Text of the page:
ED starts second round questioning of Rahul Gandhi in National Herald case

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New Delhi: The Enforcement Directorate (ED) started the second round of questioning of Congress leader Rahul Gandhi on Monday in the alleged money laundering case linked to the National Herald.

The investigators in the federal agency questioned the 51-year-old leader for over three hours in the first round which started at its headquarters at 11 am.

The first round of questioning concluded at around 2.15 pm for a lunch break. Congress leader returned to his residence followed by his visit to Sir Ganga Ram Hospital in the national capital where his mother and party interim president Sonia Gandhi is admitted due to COVID-related issues. Rahul Gandhi’s questioning resumed after he rejoined the probe for the second round at around 3.45 pm. Rahul Gandhi is being questioned by an Assistant Director level officer– the investigating officer of the case– being supervised by a Deputy Director and a Joint Director.

Another officer is learnt to be typing Gandhi’s statement which is being recorded under Section 50 of the Prevention of Money Laundering Act (PMLA). ED is questioning the Lok Sabha member from Wayanad in Kerala regarding alleged financial irregularities in the party-promoted Young Indian Pvt Limited (YIL) that owns the National Herald newspaper.

ED is likely to probe about the shareholding pattern, transfer of AJL assets to YIL and other related issues.

The ED is also investigating financial transactions as well as the role of party functionaries in the functioning of AJL and YIL. National Herald is published by the Associated Journals Limited (AJL) and owned by YIL.

The ED will also question Rahul Gandhi’s mother and Congress interim president Sonia Gandhi in the matter. It recently issued fresh summons to her to appear before it on June 23 in the case.

The case to investigate alleged financial irregularities under the PMLA was registered about nine months ago after a trial court took cognisance of an Income Tax Department probe carried out on the basis of a private criminal complaint filed by former Bharatiya Janata Party (BJP) MP Subramanian Swamy in 2013.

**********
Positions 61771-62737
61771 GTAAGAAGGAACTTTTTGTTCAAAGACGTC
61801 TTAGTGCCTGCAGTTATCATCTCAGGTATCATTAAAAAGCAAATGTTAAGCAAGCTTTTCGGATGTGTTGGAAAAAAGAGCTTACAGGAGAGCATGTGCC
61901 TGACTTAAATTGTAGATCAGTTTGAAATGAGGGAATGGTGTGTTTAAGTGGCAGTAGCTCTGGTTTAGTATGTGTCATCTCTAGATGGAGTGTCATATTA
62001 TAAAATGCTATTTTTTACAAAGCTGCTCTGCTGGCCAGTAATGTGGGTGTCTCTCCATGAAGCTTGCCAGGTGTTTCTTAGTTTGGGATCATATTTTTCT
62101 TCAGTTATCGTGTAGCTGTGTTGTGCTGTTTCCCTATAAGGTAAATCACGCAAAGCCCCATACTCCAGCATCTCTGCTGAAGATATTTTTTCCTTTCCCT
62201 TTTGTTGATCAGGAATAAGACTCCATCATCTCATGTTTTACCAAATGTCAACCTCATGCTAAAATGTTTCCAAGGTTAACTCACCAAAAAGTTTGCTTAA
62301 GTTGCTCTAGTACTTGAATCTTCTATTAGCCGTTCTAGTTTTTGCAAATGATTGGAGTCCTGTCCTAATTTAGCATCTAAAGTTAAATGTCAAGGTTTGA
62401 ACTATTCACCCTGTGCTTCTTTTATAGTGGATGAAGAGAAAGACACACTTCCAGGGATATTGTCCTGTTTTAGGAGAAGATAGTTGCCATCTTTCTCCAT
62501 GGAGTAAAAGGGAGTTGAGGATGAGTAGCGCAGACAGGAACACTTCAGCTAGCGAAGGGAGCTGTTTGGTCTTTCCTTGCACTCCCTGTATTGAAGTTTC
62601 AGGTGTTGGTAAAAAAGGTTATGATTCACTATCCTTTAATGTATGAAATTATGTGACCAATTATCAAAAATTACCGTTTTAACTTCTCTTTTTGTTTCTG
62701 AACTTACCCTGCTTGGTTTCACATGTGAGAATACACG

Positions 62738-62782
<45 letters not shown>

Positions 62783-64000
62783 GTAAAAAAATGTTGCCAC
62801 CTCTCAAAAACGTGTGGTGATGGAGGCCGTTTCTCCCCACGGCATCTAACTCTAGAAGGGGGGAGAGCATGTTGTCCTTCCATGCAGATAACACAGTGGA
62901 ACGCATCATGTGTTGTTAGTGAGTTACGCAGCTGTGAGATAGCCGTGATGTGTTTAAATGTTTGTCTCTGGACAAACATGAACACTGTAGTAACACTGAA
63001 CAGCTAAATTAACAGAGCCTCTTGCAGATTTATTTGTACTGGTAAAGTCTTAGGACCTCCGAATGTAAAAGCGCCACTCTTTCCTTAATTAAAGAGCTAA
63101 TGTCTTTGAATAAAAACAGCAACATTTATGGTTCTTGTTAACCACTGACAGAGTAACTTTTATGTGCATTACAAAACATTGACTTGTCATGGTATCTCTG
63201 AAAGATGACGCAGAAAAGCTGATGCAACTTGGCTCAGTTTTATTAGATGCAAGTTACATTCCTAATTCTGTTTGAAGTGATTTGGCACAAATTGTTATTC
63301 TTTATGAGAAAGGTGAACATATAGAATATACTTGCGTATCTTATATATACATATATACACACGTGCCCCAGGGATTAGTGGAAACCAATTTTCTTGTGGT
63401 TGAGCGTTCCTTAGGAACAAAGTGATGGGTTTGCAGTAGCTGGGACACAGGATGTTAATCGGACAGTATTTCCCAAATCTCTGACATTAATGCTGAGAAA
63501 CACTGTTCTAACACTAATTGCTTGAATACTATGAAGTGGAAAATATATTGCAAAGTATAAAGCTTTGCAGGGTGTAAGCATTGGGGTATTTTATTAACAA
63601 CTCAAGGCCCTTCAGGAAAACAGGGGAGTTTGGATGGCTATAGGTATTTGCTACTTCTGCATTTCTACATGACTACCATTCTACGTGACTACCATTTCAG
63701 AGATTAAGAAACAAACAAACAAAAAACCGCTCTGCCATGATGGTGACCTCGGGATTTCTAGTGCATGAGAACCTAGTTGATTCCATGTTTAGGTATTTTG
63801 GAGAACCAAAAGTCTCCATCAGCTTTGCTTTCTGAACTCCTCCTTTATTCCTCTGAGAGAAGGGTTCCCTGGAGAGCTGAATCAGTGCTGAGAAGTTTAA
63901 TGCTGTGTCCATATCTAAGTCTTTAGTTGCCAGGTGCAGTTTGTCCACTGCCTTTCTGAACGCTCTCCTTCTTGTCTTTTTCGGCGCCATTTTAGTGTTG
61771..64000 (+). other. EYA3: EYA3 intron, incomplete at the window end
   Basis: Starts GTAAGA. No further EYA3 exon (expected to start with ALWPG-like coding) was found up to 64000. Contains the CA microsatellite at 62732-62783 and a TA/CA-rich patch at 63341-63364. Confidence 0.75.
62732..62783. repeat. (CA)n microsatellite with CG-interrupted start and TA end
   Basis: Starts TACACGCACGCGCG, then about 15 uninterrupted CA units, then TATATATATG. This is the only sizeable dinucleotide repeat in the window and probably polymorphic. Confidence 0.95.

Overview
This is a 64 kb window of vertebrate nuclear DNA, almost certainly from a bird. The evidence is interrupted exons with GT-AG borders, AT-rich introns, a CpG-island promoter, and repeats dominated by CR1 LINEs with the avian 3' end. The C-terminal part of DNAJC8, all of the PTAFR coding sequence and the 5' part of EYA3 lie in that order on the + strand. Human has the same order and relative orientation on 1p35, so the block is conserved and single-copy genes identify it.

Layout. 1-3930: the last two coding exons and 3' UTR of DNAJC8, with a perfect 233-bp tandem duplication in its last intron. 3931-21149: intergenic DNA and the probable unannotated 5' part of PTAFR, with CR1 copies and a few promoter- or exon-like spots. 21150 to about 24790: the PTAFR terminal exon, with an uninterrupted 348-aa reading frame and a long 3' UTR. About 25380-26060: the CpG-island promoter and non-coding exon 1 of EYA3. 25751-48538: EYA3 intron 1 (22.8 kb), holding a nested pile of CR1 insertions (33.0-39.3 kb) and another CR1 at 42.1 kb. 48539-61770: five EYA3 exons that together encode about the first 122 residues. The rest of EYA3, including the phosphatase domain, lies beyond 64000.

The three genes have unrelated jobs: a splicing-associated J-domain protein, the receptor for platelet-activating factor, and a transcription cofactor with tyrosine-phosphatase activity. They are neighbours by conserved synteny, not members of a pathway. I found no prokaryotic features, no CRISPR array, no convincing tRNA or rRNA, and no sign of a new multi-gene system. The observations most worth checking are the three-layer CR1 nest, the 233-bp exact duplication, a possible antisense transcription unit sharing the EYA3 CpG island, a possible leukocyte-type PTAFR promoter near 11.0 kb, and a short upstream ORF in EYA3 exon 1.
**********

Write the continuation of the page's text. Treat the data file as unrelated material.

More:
Swamy had approached the court alleging that the assets of AJL were fraudulently acquired and transferred to YIL, in which Sonia Gandhi and her son owned 38 per cent shares each.

The YIL promoters include Sonia Gandhi and Rahul Gandhi. Swamy had alleged that the Gandhis misappropriated funds, with YIL paying only Rs 50 lakh to obtain the right to recover Rs 90.25 crore that AJL owed to Congress.

Congress argued that YIL was a not-for-profit company under Section 25 of the Companies Act, 1956 that can neither accumulate profits nor pay dividends to its shareholders.

Calling it a case of political vendetta, senior Supreme Court advocate and Congress leader Abhishek Singhvi had said, “This is truly a very weird case — an alleged money laundering case on which summons are issued with no money involved.” The federal agency’s move followed the questioning of senior Congress leader Mallikarjun Kharge and Congress treasurer Pawan Bansal in April this year in in connection with its money laundering probe into the National Herald case.

The agency then recorded the statements of both the Congress leaders. While Kharge is the CEO of YIL, Bansal is the Managing

Director of AJL. Meanwhile, all roads leading to the ED office in central Delhi are still barricaded by the police amid heavy deployment of Rapid Action Force personnel. The Delhi Police has imposed provisions under Section 144 CrPC to prohibit assembly and entry of people on roads leading to the ED headquarters in Pravaratan Bhawan on A P J Abdul Kalam Road.

Delhi Traffic Police had issued an advisory for residents of the national capital asking them to avoid certain roads in wake of the proposed march by the Congress party from its headquarters to the ED office where Rahul Gandhi is being questioned.


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